For had it been an adversary who taunted me,
then I could have borne it; *
or had it been an enemy who vaunted himself against me,
then I could have hidden from him.
But it was you, a man after my own heart, *
my companion, my own familiar friend.
We took sweet counsel together, *
and walked with the throng in the house of God.

Thursday, October 27, 2011


From the Church Times:
THE reader will, I hope, excuse me if I do not address the complicated issues that currently beset St Paul’s Cathedral. Suffice to say, when you sit in the middle of a storm, and a great deal of misinformation is flying about, you are thrown back on the fundamentals of your faith.

No one ever said that following Jesus would be easy. In fact, as Christians, we are given fair warn­ing that the opposite is likely to be the case. And so it turns out.

But one of the most interesting things about these challenging times is how scripture comes alive. Indeed, I do not remember the Bible ever speaking to me as vividly as it does today. As the saying goes, I don’t read scripture: scripture reads me.

St Paul’s Cathedral takes its name from a man of faith who knew a thing or two about being caught up in an extraordinary whirlwind. May I ask you all to pray for all those who live and work in — and indeed those who are now camped around — this wonderful place? May we all be a beacon of God’s love and mercy in a complicated world.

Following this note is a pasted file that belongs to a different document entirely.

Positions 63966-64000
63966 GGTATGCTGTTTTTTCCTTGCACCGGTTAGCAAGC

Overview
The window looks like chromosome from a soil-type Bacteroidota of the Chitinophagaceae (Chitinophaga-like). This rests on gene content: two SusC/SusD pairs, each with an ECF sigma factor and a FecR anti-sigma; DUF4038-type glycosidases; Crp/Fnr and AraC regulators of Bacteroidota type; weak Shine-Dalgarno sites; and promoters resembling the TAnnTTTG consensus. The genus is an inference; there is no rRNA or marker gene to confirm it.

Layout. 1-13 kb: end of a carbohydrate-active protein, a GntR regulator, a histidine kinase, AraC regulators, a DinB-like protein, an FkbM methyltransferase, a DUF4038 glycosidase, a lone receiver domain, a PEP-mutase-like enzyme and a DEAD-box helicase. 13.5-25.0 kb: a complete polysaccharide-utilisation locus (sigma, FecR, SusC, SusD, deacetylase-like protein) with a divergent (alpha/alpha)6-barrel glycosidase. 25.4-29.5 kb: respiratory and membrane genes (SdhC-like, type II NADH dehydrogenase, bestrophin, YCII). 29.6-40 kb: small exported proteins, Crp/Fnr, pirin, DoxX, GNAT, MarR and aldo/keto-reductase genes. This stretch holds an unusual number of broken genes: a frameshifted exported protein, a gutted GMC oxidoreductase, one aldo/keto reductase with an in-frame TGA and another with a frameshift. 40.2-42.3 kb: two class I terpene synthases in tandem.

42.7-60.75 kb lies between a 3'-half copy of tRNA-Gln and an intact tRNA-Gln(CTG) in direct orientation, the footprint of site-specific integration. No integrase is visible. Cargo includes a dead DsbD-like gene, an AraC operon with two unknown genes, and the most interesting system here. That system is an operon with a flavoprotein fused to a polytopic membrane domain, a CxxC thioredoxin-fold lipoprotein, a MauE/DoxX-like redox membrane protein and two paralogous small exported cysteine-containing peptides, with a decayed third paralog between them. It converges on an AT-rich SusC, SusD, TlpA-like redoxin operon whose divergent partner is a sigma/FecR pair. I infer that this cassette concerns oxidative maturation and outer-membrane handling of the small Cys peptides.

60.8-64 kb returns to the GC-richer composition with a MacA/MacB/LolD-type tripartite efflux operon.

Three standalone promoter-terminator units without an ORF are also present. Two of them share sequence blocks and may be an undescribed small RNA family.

Having written that sentence, I realise that I have never used a column to ask for prayer. Perhaps, after all, this column is not a clever exercise in issue avoidance. Perhaps for all my years of being a column­ist, it has taken a crisis to show me what I have always wanted to say.
Drawing by Adrian Worsfold who writes at Pluralist Speaks.

H/T to Simon Sarmiento at Thinking Anglicans.

UPDATE: Alan Rusbridger at the Guardian has a wonderful interview with Giles Fraser. No quotes. Just read it all.


From the BBC:
The canon chancellor of St Paul's Cathedral has resigned from his post.

Dr Giles Fraser has been sympathetic to the Occupy anti-capitalist protest camp outside, which has led to the cathedral's closure.

Dr Fraser said on Twitter: "It is with great regret and sadness that I have handed in my notice at St Paul's Cathedral."

The Dean of St Paul's, the Right Reverend Graeme Knowles, said he was "sorry to see him go".

St Paul's, which closed last week, could reopen to the public on Friday. A decision will be made later.